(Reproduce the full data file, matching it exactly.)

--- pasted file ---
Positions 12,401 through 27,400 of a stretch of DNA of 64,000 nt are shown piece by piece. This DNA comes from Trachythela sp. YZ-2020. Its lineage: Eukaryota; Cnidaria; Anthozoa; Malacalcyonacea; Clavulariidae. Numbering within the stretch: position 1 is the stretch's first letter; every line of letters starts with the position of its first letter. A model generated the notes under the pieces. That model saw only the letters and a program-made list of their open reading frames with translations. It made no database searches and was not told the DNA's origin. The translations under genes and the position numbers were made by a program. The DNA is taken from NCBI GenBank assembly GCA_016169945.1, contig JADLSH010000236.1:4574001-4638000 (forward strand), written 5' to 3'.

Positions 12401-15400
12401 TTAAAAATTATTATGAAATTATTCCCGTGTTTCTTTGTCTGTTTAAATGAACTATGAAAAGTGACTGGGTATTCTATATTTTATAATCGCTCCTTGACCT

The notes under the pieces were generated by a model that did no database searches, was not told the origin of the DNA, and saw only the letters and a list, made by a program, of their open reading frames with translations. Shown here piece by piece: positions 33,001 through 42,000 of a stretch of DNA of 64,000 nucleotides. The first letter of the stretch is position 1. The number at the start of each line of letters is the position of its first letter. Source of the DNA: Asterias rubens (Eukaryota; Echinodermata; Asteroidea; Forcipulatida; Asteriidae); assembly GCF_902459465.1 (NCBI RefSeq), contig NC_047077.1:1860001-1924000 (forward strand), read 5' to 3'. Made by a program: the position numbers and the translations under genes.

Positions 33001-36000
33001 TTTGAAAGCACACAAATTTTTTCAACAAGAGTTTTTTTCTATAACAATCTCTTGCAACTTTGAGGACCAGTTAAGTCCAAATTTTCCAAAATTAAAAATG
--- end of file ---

Positions 12,401 through 27,400 of a stretch of DNA of 64,000 nt are shown piece by piece. This DNA comes from Trachythela sp. YZ-2020. Its lineage: Eukaryota; Cnidaria; Anthozoa; Malacalcyonacea; Clavulariidae. Numbering within the stretch: position 1 is the stretch's first letter; every line of letters starts with the position of its first letter. A model generated the notes under the pieces. That model saw only the letters and a program-made list of their open reading frames with translations. It made no database searches and was not told the DNA's origin. The translations under genes and the position numbers were made by a program. The DNA is taken from NCBI GenBank assembly GCA_016169945.1, contig JADLSH010000236.1:4574001-4638000 (forward strand), written 5' to 3'.

Positions 12401-15400
12401 TTAAAAATTATTATGAAATTATTCCCGTGTTTCTTTGTCTGTTTAAATGAACTATGAAAAGTGACTGGGTATTCTATATTTTATAATCGCTCCTTGACCT

The notes under the pieces were generated by a model that did no database searches, was not told the origin of the DNA, and saw only the letters and a list, made by a program, of their open reading frames with translations. Shown here piece by piece: positions 33,001 through 42,000 of a stretch of DNA of 64,000 nucleotides. The first letter of the stretch is position 1. The number at the start of each line of letters is the position of its first letter. Source of the DNA: Asterias rubens (Eukaryota; Echinodermata; Asteroidea; Forcipulatida; Asteriidae); assembly GCF_902459465.1 (NCBI RefSeq), contig NC_047077.1:1860001-1924000 (forward strand), read 5' to 3'. Made by a program: the position numbers and the translations under genes.

Positions 33001-36000
33001 TTTGAAAGCACACAAATTTTTTCAACAAGAGTTTTTTTCTATAACAATCTCTTGCAACTTTGAGGACCAGTTAAGTCCAAATTTTCCAAAATTAAAAATG